9. We Don’t Push a Specific Religion, But We Stress Religious Values

“We don’t push a specific religion on our family, but we agree that the values of all religions are worth living. I mean, you don’t have to decide on a specific religion to know that love, compassion, kindness, faithfulness, and all those other good ones are going to help you become a better person, right? I’ve always viewed religion as ‘rules’ for spiritual guidance. I don’t think you need rules to talk with God, or Allah, or whomever you choose to worship. I try to remember that my relationship with my higher power – just like my relationships with my kids and my wife – is completely unique, sacred, and special. And that helps me be a good dad and a good person.” – Kevin, 38, Oregon

10. The Power of Prayer Is a Huge Part of My Parenting

“I pray all the time. If you can really call it praying, that is. Sometimes, I don’t even know who I’m talking to. Sometimes it’s, ‘Dear God…’ Sometimes I talk to my dad, who passed away years ago. Sometimes I just kind of look up and start thinking, and talking in my head. Whatever it is — let’s call it ‘praying’ for argument’s sake — I do it almost exclusively to become a better parent and husband. Every single day seems like a new challenge that I’m unequipped to face alone, so I reach out to whoever — or whatever — is listening, and ask for guidance. It’s never obvious, but I know I’ve become a better parent by listening to what my heart tells me when I ask for help.” – James, 38, Maryland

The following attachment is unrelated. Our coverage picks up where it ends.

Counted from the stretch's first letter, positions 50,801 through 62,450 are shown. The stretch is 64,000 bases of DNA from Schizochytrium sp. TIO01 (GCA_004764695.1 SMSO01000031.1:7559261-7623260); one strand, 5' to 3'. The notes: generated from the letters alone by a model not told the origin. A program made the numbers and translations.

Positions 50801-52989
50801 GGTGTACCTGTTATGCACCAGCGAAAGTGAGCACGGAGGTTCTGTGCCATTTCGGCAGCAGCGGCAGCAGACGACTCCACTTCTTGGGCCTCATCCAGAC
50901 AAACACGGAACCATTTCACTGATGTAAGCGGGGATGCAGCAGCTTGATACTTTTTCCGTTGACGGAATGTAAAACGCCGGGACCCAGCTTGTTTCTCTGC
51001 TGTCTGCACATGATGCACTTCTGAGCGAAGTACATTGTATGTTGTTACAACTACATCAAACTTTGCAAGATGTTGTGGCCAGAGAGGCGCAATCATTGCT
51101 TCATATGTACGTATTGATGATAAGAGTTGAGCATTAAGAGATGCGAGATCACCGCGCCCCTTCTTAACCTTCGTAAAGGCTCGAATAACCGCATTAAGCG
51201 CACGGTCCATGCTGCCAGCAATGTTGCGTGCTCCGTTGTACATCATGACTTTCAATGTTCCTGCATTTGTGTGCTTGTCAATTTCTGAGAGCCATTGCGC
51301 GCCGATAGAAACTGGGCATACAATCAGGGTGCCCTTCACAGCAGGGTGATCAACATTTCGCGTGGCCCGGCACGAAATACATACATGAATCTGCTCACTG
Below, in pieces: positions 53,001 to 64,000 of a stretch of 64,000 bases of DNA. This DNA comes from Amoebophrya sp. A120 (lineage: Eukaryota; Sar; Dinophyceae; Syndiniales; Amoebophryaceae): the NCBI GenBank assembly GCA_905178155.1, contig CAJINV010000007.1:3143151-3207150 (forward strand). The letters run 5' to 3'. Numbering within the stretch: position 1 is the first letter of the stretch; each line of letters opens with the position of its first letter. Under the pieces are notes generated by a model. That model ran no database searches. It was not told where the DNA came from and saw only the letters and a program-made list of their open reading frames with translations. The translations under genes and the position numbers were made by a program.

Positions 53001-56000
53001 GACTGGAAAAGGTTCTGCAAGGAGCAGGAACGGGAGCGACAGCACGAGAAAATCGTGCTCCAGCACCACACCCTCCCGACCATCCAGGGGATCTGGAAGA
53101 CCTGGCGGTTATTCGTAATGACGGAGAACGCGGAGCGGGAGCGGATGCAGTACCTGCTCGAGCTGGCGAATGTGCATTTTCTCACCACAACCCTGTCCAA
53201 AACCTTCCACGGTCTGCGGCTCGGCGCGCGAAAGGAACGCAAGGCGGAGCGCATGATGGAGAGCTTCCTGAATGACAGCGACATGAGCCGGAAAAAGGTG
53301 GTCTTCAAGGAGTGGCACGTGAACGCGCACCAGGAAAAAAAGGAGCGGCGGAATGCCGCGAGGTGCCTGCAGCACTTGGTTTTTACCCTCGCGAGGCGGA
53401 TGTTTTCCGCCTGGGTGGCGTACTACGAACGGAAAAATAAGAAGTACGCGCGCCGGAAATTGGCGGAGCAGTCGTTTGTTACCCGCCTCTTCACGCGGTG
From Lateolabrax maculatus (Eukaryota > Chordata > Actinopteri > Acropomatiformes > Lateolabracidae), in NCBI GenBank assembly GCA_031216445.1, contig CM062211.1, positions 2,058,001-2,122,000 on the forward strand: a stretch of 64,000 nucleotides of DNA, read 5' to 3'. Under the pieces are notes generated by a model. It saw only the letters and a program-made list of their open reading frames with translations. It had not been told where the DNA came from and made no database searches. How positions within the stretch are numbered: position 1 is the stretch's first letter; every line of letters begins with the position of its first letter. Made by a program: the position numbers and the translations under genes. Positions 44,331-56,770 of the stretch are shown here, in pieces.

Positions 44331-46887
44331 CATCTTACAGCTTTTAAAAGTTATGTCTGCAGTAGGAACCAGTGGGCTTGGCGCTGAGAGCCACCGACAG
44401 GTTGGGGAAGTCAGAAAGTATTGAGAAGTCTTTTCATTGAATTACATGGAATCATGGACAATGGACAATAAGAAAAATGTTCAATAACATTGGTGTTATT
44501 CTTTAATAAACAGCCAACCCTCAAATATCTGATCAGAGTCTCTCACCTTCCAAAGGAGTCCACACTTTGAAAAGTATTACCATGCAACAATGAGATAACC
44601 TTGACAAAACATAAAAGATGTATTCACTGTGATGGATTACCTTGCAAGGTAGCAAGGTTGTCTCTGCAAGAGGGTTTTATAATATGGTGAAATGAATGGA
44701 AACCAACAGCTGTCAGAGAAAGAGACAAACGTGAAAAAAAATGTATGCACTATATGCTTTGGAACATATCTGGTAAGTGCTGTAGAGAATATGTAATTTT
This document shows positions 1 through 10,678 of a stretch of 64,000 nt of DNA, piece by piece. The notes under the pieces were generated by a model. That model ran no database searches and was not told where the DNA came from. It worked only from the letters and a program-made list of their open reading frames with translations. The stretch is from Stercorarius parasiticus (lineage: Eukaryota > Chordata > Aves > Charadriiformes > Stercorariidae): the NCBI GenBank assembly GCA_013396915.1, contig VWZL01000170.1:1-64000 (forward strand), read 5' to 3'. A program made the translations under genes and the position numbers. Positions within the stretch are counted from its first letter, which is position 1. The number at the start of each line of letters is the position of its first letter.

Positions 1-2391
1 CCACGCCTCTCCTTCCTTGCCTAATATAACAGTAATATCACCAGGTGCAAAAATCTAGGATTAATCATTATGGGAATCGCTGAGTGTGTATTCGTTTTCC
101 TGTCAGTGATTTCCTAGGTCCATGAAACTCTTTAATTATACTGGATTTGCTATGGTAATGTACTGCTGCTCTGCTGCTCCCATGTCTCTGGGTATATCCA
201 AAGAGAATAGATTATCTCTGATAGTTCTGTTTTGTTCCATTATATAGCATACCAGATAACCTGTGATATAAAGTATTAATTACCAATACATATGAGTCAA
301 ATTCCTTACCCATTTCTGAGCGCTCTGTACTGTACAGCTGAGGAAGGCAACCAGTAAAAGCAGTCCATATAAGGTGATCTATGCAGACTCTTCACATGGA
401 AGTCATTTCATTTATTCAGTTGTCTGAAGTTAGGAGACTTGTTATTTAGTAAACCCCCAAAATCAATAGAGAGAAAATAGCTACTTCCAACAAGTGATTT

11. My Relationship With Religion is Complicated. But My Kids Can Make Their Own Choices.

“Religion made me a better parent because I saw how screwed up it made my childhood. My parents were hardcore Christians. Not old-school Christians, but the kind that would go to church, proclaim the goodness of the Lord, forgiveness, kindness, and then go cuss out the waitress at Cracker Barrel. I grew up around so many religious hypocrites that I realized who I didn’t want to become, as a person or as a parent. I don’t not believe in God, but I realize how twisted religion can make that relationship. If my daughters ever become interested in church as they get older, I’ll be more than happy to help them find their places. But, I’d caution them against losing themselves in the crowd.” – Tim, 37, North Carolina 

12. Religion Helps Me Teach My Kids About Strength And Understanding

“As a Muslim family, we know we have to rely on each other quite a bit to stay strong, stay faithful, and stay positive. Our community — neighbors, the kids’ schools, and our friends — are all very accepting, of course. But, I’d be lying if I said the unrest over the past several years hasn’t been scary and concerning. I guess religion has helped me teach my kids about strength, and knowing that it’s okay when you and someone else don’t share the same beliefs. We’re fortunate in that we haven’t been met with hate or violence, but we realize that’s untrue of many people’s realities right now. So, I’ve tried to teach my children to be proud of who they are, and know that there are good people in the world who do want them to succeed just as much as anyone else.” – Samer, 38, Ohio